The mission of the Rye Foundation is to make a life-changing impact on North Carolina children
by providing grants in the areas of Religion, Youth, and Education.
News from the Rye
7 Trends in Faith-Based Philanthropy
During the dedication of Sandpiper Cottage at the North Carolina Baptist Assembly, staff director Rick Holbrook shared a fascinating story.
In the 1940s, North Carolina Baptists were approached about the possibility of purchasing the Oak Island property for $110,000. “Being Baptists”, according to Rick, “they formed a committee and then negotiated a lower price.” And that investment of $87,000 has paid tremendous dividends over many decades. Today, the property is insured for $20 million and each year 40,000 guests attend retreats, conferences, and youth camps.
All those interested in Christian stewardship will appreciate a similar return on investment. Here are seven trends to monitor in the important area of faith-based giving.
- Accountability is the number one buzzword in philanthropy. Contributors want to be sure that their gifts are spent wisely. Local churches, area ministries, and national organizations realize the importance of credibility in their decision-making and transparency in their reporting.
- The largest charitable gifts are usually estate gifts. While many are fluent in the language of charitable trusts, over 85 percent of estate gifts involve a simple bequest. Frank Westmoreland, a retiree of Piedmont Airlines, died on May 29, 2013 and left a bequest which totaled nearly $600,000 to the Building Fund of his church, Ardmore Baptist Church in Forsyth County.
- Youth-led initiatives are on the rise. News stories abound of children who request “no gifts” for their birthday parties, and instead ask that attendees make a donation to a specific charitable cause. The next wave of philanthropists is being trained in church mission groups and by civic clubs like Kiwanis and Rotary with a presence on school campuses.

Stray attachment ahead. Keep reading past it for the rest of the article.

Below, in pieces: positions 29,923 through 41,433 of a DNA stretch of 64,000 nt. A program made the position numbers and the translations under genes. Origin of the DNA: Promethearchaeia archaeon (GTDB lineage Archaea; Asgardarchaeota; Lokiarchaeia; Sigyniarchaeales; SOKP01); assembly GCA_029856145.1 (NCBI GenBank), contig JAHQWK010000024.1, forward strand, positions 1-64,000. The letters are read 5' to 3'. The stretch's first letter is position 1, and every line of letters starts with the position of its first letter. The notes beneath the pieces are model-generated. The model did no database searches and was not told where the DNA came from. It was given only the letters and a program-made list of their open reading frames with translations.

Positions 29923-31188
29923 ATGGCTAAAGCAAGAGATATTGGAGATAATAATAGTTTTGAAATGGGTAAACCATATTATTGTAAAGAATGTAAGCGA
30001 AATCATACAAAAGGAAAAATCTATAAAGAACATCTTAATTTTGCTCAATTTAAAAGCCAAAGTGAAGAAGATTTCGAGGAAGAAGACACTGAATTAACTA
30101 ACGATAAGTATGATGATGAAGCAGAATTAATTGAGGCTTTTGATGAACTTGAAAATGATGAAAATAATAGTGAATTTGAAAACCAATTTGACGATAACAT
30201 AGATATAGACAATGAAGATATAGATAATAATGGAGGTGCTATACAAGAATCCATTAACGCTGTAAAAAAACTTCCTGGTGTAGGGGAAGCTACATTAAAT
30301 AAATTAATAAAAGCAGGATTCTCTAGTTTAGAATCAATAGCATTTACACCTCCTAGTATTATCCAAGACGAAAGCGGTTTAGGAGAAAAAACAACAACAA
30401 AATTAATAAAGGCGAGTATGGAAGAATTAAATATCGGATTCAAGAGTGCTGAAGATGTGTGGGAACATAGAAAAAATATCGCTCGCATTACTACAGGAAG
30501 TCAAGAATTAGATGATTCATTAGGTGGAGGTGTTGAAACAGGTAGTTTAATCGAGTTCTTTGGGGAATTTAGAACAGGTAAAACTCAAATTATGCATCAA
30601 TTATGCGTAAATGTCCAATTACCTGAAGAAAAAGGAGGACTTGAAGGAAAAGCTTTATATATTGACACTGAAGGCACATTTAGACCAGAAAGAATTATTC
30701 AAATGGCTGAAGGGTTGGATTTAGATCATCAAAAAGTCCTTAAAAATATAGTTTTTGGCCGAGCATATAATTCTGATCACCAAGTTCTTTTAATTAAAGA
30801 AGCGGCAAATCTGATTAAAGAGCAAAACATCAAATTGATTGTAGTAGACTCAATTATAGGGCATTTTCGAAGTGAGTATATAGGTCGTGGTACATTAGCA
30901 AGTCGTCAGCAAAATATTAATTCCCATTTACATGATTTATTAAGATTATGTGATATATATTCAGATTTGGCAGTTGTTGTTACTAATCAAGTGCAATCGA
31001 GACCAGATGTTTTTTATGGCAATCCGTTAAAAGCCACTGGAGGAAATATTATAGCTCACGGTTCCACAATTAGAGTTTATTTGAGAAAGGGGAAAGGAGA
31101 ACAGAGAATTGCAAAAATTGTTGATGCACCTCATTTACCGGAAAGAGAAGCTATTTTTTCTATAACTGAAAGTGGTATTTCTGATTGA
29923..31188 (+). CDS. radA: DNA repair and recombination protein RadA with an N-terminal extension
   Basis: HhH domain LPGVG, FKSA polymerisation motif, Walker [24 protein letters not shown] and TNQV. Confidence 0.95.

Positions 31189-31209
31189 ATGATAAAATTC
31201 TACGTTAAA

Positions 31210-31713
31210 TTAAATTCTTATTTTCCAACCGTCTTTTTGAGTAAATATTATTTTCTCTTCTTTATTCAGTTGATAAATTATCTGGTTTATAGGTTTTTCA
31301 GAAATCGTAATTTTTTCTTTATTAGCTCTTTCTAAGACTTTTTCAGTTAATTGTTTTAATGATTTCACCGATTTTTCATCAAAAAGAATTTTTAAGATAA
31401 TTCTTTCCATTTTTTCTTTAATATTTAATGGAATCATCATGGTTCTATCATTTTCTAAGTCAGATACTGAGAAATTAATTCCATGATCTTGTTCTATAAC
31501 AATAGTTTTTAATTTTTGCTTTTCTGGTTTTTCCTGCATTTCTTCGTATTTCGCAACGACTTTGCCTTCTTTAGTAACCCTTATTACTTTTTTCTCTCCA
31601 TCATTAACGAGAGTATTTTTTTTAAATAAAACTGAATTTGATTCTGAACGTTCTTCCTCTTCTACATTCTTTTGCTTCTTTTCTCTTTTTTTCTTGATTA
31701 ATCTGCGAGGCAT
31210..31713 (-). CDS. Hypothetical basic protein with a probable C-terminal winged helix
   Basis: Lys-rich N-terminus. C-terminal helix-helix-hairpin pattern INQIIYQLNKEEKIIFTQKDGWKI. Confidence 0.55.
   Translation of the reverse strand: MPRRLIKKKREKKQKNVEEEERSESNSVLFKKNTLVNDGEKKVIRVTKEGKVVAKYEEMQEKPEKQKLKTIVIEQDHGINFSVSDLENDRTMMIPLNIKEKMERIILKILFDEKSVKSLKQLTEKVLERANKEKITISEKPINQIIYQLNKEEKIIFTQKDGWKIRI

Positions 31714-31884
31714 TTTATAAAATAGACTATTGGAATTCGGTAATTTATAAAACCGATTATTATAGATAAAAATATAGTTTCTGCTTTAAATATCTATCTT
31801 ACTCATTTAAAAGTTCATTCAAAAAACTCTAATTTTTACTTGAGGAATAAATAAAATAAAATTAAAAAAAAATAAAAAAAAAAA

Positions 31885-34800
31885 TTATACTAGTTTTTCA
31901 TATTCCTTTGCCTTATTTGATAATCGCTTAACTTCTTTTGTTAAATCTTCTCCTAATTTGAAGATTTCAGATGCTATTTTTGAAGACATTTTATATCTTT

- We live in a high-tech world, but philanthropy is a high-touch endeavor. The most successful leaders I know still write handwritten notes. Technology is great at reaching the masses, but raising money still requires the personal touch and face-to-face interaction. Development officers in colleges and medical centers have set a high standard for identifying, cultivating, and involving prospective supporters.
- Task forces are in and committees are out. Leaders are finding it extremely difficult to recruit individuals to serve in long-term committee assignments. Rather, they form task forces which focus on a single goal and then disband when the task is completed.
- Bob Buford was exactly right about leaving a legacy. In his book Halftime, Buford said that most Americans spend the first half of their lives looking for worldly success. At midlife, many begin to look for significance in terms of leaving a legacy. While his research was primarily focused on men, it is known that female philanthropists share this interest in making a difference.
- If volunteers write the plan, then they will underwrite the plan. Simple translation: volunteers are key to the ongoing success of any organization. A high priority should be placed on their recruitment, training, and development.
In today’s fast-paced society, donors are intent on making an investment, not a donation. And whether the gift is for a prison ministry, children’s home, or medical center, there will definitely be a “return on investment” that cannot be calculated in mere financial terms.